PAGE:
Many countries would participate for reasons of celebration or in continuation of friendly relations created under wartime conditions. In other cases countries such as Romania and Czechoslovakia, whose very existence was still in political doubt, saw the games as a further opportunity to raise their visibility on a world stage.

The idea of a ‘unique love feast’ of sport was first conceived by Elwood Brown less than two months after the end of hostilities. Brown was a leading advocate of a so-called ‘Muscular’ form of Christianity which he promoted throughout South-East Asia under the auspices of the Young Men’s Christian Association (YMCA). His approach was especially successful in the Philippines where as Director of Athletics he proposed and implemented the Far-Eastern Olympic Games from 1913 onwards. His concept of an Inter-Allied Games was quickly taken up by the American Expeditionary Forces (AEF) who convinced France and the International Olympic Committee to agree to the Games being placed under sole US control without interference. The Americans took their role very seriously and constructed a dedicated stadium east of Paris close to the Bois de Vincennes where the 1900 Olympics had taken place. It was named the Stade Pershing after the Commander of the AEF, General John J. Pershing who had been an acquaintance of Brown from the Philippines. The two men became the driving force behind the competition.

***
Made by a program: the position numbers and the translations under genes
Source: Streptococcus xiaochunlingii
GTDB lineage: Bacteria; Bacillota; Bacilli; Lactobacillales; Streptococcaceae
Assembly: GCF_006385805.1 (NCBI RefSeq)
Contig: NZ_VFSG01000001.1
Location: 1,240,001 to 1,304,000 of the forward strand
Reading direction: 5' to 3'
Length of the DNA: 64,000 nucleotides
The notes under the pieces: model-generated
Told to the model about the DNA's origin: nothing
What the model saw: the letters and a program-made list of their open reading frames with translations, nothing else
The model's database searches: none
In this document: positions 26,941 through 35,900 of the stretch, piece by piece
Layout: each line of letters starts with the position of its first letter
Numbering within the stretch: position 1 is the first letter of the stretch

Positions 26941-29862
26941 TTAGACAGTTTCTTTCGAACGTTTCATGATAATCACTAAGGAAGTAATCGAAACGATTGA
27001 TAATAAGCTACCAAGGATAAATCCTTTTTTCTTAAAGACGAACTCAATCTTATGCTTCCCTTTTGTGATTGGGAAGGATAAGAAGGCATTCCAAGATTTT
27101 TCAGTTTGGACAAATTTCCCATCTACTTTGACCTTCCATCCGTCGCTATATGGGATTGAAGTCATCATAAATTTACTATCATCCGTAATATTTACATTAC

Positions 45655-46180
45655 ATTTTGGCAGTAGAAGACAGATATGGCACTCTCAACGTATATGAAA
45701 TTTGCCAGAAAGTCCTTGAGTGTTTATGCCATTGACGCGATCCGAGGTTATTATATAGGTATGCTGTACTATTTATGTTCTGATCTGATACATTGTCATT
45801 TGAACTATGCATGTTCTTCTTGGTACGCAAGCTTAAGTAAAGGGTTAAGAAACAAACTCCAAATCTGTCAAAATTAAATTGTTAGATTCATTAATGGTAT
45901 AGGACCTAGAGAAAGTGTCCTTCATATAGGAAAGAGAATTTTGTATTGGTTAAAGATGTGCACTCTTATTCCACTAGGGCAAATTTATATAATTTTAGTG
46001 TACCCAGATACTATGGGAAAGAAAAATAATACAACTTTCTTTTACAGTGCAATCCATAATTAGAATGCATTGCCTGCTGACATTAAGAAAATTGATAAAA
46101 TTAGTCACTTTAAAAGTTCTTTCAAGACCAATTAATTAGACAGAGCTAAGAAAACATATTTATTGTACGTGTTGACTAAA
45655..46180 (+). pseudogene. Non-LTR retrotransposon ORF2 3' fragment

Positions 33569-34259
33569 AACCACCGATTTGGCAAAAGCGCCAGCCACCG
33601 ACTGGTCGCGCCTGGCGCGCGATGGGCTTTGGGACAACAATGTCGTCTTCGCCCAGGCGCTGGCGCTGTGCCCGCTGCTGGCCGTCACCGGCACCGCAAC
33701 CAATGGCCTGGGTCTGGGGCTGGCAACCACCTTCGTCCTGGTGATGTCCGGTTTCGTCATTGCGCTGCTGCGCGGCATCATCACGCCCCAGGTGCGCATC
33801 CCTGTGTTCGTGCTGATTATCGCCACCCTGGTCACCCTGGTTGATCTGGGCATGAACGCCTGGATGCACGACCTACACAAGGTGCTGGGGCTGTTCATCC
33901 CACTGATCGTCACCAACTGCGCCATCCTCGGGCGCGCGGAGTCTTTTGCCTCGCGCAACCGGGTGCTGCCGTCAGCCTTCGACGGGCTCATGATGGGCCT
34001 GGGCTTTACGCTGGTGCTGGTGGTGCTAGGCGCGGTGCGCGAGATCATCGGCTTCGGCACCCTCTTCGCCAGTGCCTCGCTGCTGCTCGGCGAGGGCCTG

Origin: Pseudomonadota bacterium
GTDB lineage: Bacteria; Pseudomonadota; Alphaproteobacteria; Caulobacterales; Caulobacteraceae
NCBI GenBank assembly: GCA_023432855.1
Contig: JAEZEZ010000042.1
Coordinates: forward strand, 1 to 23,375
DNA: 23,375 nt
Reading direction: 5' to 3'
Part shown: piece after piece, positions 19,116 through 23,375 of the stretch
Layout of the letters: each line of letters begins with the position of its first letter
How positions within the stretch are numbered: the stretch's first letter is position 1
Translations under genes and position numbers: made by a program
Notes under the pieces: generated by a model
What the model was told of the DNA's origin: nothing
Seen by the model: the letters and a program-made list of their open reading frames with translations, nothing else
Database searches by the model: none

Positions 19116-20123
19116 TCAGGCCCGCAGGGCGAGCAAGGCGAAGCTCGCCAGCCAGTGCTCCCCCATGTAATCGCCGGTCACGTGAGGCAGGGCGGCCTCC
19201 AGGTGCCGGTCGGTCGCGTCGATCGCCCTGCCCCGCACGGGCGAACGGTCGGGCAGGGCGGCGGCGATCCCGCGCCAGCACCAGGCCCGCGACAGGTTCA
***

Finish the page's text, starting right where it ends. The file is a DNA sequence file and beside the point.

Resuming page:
Feisal, fighting for the very existence of some form of Arab nationhood, must have been more than a little bemused to receive a letter of invitation from Pershing himself and may well have sought Lawrence’s advice on a matter he would not have anticipated but which might present wider political implications in the future. This was one more opportunity to reinforce an Arab presence on the world stage and the decision to attend was not taken lightly. His response was both cordial and humble. 

Paris, 20 March, 1919.

My dear General:
I am deeply sensible of the honour you paid the troops under my command in inviting us to take part in the Inter-Allied Athletic Meeting to be held shortly in Paris. It will give us the greatest pleasure to participate. I have sent General Nuri Pacha Said of my staff to Damascus to choose such team as we can supply, and will send you details of our entry as soon as possible.

I have the honour to be, sir
Yours very faithfully,